Is the Best Predictor of Future Failure Your Past Success?
Blog Interference

Getting Naked: Learning with a "See-Through" Business Owner

CJM Christine Martell is one of my closest friends. A relationship that began online quickly blossomed into an off-line friendship that endures, despite the fact that we live 3,000 miles away from one another.

Right now she's in the middle of a crisis of confidence about her business, where it's been, where it's going, how it's going to get there. She's like a lot of us, realizing that when the economy tanks, it takes the many of us down with it. We then have a choice--abandon ourselves to the Titanic or figure out how to get ourselves on a lifeboat so we can paddle the hell out of there.

Christine has chosen the latter course and is now embarked on a journey of very publicly analyzing what has gone wrong and how she can fix it. This is an incredibly gutsy move. Most small business people are reluctant to let anyone know they might be struggling. We fear (not without reason) that we will torpedo our future prospects by letting people know that business isn't amazing. Success, so we're told, breeds success and people don't want to latch onto a "loser." Not surprisingly, this makes it difficult for small business people--or any of us, really--to admit when things may not be going as well as we'd like.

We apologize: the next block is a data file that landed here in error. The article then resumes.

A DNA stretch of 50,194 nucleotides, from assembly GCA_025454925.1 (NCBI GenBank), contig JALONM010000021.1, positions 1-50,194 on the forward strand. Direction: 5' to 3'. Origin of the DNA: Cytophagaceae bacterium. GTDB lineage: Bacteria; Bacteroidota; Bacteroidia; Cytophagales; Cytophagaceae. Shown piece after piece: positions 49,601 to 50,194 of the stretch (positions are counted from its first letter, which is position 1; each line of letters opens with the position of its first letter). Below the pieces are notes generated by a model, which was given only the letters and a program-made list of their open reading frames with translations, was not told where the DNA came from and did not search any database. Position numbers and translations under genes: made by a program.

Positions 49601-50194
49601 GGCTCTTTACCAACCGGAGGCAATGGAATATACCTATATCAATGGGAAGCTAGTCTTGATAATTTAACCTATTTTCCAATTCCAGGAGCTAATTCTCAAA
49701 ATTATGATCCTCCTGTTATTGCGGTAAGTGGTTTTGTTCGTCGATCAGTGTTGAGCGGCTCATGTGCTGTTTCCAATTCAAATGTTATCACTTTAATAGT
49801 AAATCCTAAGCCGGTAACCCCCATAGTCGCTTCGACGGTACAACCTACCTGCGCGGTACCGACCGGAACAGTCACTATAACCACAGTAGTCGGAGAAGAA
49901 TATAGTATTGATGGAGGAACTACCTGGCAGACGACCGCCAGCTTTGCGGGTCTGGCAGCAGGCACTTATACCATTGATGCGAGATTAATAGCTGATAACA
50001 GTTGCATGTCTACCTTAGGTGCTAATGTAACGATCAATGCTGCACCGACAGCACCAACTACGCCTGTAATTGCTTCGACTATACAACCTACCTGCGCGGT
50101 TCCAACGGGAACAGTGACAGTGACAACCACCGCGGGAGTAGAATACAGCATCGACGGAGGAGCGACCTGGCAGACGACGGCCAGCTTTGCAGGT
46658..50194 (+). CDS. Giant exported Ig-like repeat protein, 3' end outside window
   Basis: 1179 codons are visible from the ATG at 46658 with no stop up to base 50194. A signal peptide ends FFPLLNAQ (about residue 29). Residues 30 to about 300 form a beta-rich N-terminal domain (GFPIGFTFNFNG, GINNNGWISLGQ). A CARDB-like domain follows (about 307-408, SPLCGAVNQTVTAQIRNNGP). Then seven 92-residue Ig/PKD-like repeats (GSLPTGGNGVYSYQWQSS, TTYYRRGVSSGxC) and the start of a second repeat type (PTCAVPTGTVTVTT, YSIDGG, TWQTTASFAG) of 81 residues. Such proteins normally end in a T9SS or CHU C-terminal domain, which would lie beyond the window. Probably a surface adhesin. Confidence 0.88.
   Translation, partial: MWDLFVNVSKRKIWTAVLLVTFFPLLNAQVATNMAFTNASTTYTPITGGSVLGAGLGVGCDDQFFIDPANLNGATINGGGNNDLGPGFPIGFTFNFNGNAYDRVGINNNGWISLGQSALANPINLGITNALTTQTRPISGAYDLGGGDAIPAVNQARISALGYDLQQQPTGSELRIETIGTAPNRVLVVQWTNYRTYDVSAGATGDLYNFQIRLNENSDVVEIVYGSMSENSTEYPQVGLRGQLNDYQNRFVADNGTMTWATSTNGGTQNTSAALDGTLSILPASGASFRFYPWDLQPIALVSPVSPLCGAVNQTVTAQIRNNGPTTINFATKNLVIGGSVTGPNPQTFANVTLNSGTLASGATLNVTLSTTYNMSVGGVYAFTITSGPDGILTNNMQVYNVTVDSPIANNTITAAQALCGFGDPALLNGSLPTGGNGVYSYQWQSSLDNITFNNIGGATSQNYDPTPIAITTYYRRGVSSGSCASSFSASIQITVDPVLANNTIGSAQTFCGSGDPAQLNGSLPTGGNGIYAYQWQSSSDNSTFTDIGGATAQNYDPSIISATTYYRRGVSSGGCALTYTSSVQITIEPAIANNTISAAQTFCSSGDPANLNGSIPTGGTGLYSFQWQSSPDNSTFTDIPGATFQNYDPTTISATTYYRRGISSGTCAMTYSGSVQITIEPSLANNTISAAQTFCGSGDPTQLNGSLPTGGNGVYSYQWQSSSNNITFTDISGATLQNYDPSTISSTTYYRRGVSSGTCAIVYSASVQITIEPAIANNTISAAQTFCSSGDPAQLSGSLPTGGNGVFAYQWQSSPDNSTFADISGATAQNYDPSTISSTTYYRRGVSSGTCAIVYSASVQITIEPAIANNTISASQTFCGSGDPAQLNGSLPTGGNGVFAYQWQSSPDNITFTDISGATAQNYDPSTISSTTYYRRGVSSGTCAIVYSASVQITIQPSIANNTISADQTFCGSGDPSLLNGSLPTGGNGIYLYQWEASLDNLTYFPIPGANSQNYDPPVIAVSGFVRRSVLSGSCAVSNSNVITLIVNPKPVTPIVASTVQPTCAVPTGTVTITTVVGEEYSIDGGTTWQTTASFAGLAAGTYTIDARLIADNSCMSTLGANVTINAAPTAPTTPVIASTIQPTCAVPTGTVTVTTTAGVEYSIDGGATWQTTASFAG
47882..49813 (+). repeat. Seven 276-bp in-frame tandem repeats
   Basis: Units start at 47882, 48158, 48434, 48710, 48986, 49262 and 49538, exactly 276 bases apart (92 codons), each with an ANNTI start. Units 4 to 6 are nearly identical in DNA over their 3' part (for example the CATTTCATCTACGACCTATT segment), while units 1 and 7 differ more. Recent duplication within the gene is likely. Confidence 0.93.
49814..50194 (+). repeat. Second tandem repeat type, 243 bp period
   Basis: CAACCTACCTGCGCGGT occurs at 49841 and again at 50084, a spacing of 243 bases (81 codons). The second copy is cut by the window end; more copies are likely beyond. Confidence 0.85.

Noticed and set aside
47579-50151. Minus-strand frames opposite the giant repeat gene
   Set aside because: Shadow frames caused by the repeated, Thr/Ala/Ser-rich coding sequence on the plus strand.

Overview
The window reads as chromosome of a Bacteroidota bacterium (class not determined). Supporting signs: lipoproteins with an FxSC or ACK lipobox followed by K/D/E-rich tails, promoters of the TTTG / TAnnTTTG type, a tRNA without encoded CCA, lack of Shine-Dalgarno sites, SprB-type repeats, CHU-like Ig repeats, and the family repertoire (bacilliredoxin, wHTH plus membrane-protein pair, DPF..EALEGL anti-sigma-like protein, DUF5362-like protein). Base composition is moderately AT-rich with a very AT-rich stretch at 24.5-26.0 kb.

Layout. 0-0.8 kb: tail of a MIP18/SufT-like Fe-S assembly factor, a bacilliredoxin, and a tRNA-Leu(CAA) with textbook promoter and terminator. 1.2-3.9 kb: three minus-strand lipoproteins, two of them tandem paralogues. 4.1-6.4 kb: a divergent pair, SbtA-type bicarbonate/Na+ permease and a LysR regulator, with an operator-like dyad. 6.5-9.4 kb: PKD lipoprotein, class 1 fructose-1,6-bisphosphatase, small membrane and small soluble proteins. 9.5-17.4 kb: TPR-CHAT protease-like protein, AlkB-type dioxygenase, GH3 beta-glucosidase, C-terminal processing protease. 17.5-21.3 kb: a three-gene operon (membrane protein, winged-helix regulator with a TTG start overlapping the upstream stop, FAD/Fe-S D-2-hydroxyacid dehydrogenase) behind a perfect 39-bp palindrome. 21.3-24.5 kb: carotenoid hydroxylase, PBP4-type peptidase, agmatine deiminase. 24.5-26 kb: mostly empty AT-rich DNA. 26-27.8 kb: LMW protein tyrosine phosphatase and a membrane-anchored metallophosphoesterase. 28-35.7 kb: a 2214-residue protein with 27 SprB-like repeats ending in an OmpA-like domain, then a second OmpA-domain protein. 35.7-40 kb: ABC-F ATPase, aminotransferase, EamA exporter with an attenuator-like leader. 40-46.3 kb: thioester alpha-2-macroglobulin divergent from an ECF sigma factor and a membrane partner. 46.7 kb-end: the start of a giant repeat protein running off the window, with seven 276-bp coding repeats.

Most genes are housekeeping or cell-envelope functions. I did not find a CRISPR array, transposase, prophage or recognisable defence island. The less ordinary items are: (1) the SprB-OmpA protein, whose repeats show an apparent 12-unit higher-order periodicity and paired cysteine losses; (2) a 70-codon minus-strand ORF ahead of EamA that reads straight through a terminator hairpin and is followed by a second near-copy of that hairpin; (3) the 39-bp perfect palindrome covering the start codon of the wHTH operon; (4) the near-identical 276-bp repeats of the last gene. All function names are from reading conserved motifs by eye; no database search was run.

Christine, however, has embarked on a different path. Despite her very real concerns about doing so, she is getting naked, letting it all hang out, publicly revealing what's happening with her business and inviting the rest of us to learn from her mistakes. To me, this is the mark of a real entrepreneur in a new economy--someone who embraces change and does so, in part, as a benefit to the larger community.

We gain nothing by stubbornly clinging to what's clearly broken. But we also gain nothing from the isolation we impose on ourselves when we see a need to correct course as a "failure" rather than as an opportunity for learning. Now is the worse time for us to hide in our caves, licking our wounds. This is the time for collective action and learning and Christine is inviting us to join her.  I, for one, am looking forward to the journey.


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